Central Vermont is roughly Rutland through Middlebury, or either
side of route 4, more or less. In central Vermont you'll find rugged
mountains, small mill towns, and a couple of very large ski resorts.
Vermont's Crown Jewels: by area: North,
Coolidge's Birthplace: In Plymouth. My number one pick...
if you see nothing else in Vermont, see this. Widely considered
the best preserved presidential birthplace in the nation, the center
of Plymouth (now a historic site) features the President's father's
General Store, the church, cheese factory, even the "dance
hall." Ten buildings in all, and a little restaurant with real
pie. Coolidge's favorite beverage was a soft drink called "Moxie"
which they sell at the general store... buy one and sit on the steps
with it, and you can almost see yesterday across the fields.
Town of Weston: Home of the Vermont Country Store, which
does have a web site, but you really have to see it in person. Uneven
wood floors, plank shelves, and merchandise your great grandmother
would recognize that leaves most kids just puzzled. What the heck
is a "hair rat?" Pretty, picture pretty, town green, and
little shops up the main street. A tourist town, no question, but
a fun little town too.
Farm and Museum:Woodstock. This is a "living museum"
so the cows, chickens, and sheep are all quite real. Even a barn
cat or two. From our perspective another of those wonderful repositories
of lost skills and information. The film is worth twice the admission
price, it is that well done, and for most people introducing offspring
to large animals for the first time, this is a nice safe place to
"experience" a farm. Working exhibits, and some great
family events sprinkled through the year.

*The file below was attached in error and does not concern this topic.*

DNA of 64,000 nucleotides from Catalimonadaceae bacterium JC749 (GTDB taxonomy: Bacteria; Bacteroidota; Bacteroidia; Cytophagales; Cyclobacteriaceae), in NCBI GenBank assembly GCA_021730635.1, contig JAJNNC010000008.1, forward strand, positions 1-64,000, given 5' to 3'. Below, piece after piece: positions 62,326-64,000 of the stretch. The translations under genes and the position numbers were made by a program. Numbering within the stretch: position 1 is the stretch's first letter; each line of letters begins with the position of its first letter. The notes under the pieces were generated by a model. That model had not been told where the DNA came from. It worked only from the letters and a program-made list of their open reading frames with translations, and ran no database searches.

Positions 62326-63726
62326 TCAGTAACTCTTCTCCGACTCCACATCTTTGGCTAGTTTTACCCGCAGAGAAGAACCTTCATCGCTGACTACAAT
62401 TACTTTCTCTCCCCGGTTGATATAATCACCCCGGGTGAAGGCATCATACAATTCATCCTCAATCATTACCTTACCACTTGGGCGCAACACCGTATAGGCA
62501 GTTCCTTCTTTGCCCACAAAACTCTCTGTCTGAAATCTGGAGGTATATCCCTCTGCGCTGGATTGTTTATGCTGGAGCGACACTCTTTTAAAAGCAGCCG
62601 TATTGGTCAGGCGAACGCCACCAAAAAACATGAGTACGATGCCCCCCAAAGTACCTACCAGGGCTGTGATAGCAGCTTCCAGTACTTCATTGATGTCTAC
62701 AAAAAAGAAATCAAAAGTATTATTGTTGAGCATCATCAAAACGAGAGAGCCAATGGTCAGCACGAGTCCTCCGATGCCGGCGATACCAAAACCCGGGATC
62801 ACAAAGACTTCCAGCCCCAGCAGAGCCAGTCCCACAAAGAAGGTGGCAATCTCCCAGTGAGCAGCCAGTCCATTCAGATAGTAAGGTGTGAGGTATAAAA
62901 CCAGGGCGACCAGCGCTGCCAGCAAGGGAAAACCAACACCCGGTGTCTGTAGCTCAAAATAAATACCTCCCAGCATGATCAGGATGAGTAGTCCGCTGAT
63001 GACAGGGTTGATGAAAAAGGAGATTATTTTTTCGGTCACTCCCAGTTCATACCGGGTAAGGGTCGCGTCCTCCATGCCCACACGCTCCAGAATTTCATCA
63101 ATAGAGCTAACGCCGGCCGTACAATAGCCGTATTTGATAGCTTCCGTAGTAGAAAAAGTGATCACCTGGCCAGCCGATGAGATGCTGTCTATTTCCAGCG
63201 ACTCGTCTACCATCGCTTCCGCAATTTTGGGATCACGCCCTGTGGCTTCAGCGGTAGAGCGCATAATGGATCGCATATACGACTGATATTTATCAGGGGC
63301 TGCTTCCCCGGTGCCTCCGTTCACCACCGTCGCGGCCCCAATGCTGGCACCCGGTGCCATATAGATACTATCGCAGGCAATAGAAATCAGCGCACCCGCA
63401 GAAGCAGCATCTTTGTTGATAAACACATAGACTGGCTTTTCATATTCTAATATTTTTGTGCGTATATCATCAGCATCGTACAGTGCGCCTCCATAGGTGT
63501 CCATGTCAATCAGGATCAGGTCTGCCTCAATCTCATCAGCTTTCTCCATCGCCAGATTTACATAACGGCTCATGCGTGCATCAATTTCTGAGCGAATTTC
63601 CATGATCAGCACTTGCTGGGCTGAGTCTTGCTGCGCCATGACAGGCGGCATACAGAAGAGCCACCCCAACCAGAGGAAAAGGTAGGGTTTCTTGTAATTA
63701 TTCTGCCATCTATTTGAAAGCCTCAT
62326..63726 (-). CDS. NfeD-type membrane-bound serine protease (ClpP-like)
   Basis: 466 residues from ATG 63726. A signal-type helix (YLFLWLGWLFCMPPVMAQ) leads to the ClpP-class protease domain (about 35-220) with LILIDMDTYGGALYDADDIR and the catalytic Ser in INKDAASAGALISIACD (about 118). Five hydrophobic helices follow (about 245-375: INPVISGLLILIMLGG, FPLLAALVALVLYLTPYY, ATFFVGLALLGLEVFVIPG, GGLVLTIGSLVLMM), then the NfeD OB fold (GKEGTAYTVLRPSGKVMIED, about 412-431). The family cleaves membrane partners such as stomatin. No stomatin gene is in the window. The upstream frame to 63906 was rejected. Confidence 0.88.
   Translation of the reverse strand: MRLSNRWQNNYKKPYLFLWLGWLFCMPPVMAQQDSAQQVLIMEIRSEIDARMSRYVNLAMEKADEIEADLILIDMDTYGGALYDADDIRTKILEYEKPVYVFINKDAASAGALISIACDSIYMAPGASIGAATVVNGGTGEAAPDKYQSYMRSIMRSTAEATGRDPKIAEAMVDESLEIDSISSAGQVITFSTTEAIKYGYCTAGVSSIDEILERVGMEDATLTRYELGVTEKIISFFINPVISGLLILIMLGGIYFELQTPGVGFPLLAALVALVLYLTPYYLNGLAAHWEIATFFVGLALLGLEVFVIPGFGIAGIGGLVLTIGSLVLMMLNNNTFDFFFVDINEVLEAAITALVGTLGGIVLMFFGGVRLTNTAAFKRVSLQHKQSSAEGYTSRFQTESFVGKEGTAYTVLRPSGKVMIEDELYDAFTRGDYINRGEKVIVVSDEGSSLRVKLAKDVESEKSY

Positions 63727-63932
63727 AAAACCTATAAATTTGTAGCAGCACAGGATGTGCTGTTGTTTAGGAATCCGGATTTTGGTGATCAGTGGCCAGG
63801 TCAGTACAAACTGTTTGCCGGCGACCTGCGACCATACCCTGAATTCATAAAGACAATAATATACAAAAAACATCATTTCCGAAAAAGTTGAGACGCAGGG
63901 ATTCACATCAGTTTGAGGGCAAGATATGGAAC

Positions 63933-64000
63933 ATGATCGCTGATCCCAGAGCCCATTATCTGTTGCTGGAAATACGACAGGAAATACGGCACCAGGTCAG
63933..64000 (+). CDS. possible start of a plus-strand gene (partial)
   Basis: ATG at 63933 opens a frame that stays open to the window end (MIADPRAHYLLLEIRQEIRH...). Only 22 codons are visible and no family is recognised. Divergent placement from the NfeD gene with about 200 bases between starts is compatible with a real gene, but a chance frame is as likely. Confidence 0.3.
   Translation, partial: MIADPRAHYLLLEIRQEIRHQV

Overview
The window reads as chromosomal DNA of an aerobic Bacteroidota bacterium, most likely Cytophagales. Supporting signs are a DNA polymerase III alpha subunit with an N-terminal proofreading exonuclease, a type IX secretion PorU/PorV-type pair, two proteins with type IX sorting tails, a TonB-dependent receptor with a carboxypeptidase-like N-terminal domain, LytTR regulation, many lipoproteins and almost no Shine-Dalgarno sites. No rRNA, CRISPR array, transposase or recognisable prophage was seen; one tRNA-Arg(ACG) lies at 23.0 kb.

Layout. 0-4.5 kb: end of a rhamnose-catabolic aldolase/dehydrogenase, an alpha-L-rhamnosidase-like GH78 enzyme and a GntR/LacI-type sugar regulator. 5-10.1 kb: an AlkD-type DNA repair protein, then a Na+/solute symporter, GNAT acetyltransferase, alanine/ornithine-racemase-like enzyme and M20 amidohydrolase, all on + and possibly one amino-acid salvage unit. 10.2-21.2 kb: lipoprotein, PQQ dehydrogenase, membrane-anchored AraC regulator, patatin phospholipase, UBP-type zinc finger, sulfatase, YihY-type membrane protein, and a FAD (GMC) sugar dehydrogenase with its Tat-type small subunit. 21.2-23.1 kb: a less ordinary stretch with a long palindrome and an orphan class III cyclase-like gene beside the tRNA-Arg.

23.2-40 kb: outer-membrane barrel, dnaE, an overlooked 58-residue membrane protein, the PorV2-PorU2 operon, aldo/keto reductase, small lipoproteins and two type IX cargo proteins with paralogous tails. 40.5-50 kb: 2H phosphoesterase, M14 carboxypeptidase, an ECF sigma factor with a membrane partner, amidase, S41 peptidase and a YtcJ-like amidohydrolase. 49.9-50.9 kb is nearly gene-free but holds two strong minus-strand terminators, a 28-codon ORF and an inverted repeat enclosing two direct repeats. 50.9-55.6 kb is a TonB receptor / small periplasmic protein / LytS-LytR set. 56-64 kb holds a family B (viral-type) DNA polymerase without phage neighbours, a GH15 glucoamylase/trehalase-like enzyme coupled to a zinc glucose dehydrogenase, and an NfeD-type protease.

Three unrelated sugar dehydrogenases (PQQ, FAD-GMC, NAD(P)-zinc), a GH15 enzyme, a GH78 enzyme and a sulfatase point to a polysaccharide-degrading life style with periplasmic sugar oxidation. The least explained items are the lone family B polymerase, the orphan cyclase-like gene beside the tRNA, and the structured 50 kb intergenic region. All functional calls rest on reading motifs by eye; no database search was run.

Museum of Science: Truthfully, I've never been on the nature
trails, although they're said to be something. Montshire helps the "scientifically
impaired" get a grip around concepts. But I think one of the
most interesting experiences I had there was when I took a busload
of senior citizens in on a rainy day, when their other activities
had been canceled. A curator took the boa constrictor out of his
(her?) cage and was explaining the snake's habits and environment.
He then asked if anyone would like to touch the snake, and a very
frail woman reached out and laid a finger on the snake. "Oh,"
she said in surprise "he feels nice!" From early childhood,
her brothers had terrified her with snakes, and she'd never actually
touched one. It was a pretty neat moment. If you don't like snakes,
there's frogs, fish, and bubbles to play with.
Maritime Museum:At Basin Harbor (just west of Vergennes).
A working conservation project with some exciting work currently
going on, including restoration and reconstruction of several period
vessles. Not a "full day" sort of stop, but a nice side
trip with an educational component.
Vermont Folklife Center: Just north of Basin Harbor in Middlebury.
Tricky to find, but worth the trip, Vermont Folklife is the repository
of the Vermont story... 20,000 images, 3,500 recorded interviews,
635 video tapes, these are the people who keep family stories alive.
Rotating exhibits guaranteed to make you feel humble and awed.
continue on to Northern Vermont, home of Ben and Jerry's Ice Cream
(of course) <go>
continue on to Southern Vermont, since Putney is a small town,
you'll need some other attractions to fill out the day. <Visit Southern Vermont>
continue on to Northern Vermont, home of Ben and Jerry's Ice Cream <Northern Vermont Travel Guide>